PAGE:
In yesterday’s post, I briefly touched on negativity in the media, particularly as it pertains to technology coverage. I got to thinking about the topic again during a conversation with Tor Nørretranders, an author and former journalist in Denmark, when I visited him a few weeks ago.
As a veteran science and technology writer who has dealt with the issue as a reporter, editor and academic, he had some insightful views on it. As I mentioned yesterday, Nørretranders feels the media tends to focus too much on technology’s side effects, rather than its actual effects.
I understood perfectly what he meant. In my previous job, I remember front section editors asking me to report on a story about children in Ontario supposedly getting sick from the wi-fi in their schools. The story flew against all science on the matter and it was rare that the front section – also known as the mainstream – asked me for anything. Unfortunately, when they did, it was usually for a negative, even baseless story like that one. Never mind the countless actual benefits of wi-fi – those were either implicit or people simply didn’t want to hear about them.
It wasn’t just my imagination that this was and is something of a trend. A 2010 study by the Pew Research Center found that the top technology-related “news” story of the year was about texting while driving, with the media virtually ignoring major actual issues such as net neutrality and broadband access. And so it continues… just yesterday, news outlets were reporting on how children are vulnerable to phone and tablet addiction.
The problem isn’t exactly new. Nørretranders recalls that when he was an editor at a Danish science magazine back in the 1970s, the staff there lost a lot of reader support when they came out in favour of things such as nuclear power and biotechnology. It was popular at the time to worry about irradiation and “playing god,” so the magazine’s stance on trying to understand the benefits of such technologies did not sit well with many.
He experienced it again in the late 1990s when he wrote a book that considered the potentially liberating power of Web 2.0 (before it was actually known as that). Like just about anyone who’s ever written a positive technology story, Nørretranders was accused of being naive for overestimating the effects and understating the potential negatives.
It wasn’t always this way. Back in the 1950s and early 1960s, the public (and media) looked on technology with wonderment and the hope of the better future it represented. But a few high-profile catastrophes in the intervening decades – space shuttle explosions, mad cow disease, to name just two – combined with a deepening mistrust of authorities outside of technology (blame Watergate) have made everyone decidedly more cynical. I juxtaposed the two views a few years ago in my TEDx talk by comparing a pair of cartoons: The Jetsons, which in the 1960s proposed a Utopian future of flying cars and robot maids, to WALL-E, the 2008 Oscar-nominated film that had humans reduced by technology to useless blobs unable to walk. It’s amazing how much views have changed.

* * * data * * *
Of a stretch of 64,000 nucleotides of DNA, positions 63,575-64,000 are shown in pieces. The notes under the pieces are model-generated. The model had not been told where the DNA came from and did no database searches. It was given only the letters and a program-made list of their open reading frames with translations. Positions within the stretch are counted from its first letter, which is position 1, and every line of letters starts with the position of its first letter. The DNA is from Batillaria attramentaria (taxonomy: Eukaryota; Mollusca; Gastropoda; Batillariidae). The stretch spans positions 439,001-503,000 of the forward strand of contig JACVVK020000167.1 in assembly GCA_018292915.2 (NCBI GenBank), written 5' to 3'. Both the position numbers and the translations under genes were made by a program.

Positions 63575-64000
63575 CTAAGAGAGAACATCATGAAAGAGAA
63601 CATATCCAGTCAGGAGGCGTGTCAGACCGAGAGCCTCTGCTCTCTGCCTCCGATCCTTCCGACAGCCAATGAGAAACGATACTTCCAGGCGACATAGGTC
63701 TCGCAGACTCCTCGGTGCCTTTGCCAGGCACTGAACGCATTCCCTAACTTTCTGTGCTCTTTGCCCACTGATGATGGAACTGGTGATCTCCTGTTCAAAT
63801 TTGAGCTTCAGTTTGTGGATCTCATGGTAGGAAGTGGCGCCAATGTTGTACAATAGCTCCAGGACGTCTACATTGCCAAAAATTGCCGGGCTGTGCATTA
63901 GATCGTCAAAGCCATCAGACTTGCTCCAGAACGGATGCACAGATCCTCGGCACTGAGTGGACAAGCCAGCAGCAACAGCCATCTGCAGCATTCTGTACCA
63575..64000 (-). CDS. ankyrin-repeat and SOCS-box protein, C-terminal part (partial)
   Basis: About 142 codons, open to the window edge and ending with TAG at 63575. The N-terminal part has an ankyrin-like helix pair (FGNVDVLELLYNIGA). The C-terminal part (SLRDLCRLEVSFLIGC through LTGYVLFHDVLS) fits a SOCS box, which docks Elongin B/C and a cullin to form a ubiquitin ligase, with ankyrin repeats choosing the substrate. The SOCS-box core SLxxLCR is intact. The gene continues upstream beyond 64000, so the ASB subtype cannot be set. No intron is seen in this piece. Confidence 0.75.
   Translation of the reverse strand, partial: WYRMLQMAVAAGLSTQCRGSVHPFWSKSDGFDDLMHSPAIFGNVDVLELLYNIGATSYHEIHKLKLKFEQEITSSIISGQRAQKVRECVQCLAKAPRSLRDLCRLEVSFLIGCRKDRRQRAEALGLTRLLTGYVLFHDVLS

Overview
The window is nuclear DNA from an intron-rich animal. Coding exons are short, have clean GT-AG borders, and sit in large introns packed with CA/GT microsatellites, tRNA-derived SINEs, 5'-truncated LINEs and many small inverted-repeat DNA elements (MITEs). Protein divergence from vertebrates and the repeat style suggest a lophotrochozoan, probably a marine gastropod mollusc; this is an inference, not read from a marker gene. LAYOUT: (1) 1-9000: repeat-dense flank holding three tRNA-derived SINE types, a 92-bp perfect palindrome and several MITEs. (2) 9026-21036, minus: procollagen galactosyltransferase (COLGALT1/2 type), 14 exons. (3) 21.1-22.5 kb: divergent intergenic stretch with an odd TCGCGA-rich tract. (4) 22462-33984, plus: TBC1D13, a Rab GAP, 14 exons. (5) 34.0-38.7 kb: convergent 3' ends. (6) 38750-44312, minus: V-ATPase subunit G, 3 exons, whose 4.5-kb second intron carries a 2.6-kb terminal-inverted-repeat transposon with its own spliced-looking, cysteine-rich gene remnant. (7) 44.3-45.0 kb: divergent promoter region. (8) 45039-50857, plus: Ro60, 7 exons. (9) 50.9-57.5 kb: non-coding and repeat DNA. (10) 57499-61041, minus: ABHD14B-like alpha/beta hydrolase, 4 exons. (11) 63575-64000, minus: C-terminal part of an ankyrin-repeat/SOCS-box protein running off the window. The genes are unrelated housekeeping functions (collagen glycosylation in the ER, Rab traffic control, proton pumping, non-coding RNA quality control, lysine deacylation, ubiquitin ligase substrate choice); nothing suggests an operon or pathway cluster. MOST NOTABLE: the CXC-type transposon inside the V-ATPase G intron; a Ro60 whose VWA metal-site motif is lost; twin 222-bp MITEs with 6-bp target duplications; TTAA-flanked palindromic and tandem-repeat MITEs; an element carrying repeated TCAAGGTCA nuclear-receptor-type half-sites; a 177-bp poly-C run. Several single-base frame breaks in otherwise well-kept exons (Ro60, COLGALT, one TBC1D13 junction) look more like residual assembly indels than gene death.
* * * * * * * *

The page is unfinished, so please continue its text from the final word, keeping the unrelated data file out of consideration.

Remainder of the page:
It’s happening not just in technology but in the general Western psychology, if the happiness surveys that originally took me to Denmark are to be believed. The public’s trust in its institutions and authorities, as well as each other, is a major factor in determining overall happiness and satisfaction levels. As a small country, Denmark rates much better than most developed nations in this regard, but it too is seeing an erosion in that trust, Nørretranders says.
There doesn’t seem to be any way around it: the public and the media have become conditioned to expect and want bad news. The question is why?
There are many theories, with Nørretranders offering up at least two as far as technology is concerned. One is that it’s much easier to talk about the downsides, since they’re relatively easy to see and diagnose. The upsides, however, are harder to measure and pin down and they require knowledge, foresight and wisdom, which is something the media usually doesn’t have the patience for.
“There’s this constant discussion over side effects instead of the effects of technology,” he says. “It’s easy to discuss. It’s not intellectually or morally as demanding to discuss.”
His other theory, a biological one, is equally as intriguing: “It’s like your body. You get bad news from your body in the form of pain. You don’t get happy news that your liver is actually functioning as normal. You don’t get that because you don’t want to pay attention to be being happy all the time.” Are we thus somehow organically wired to want and expect bad news?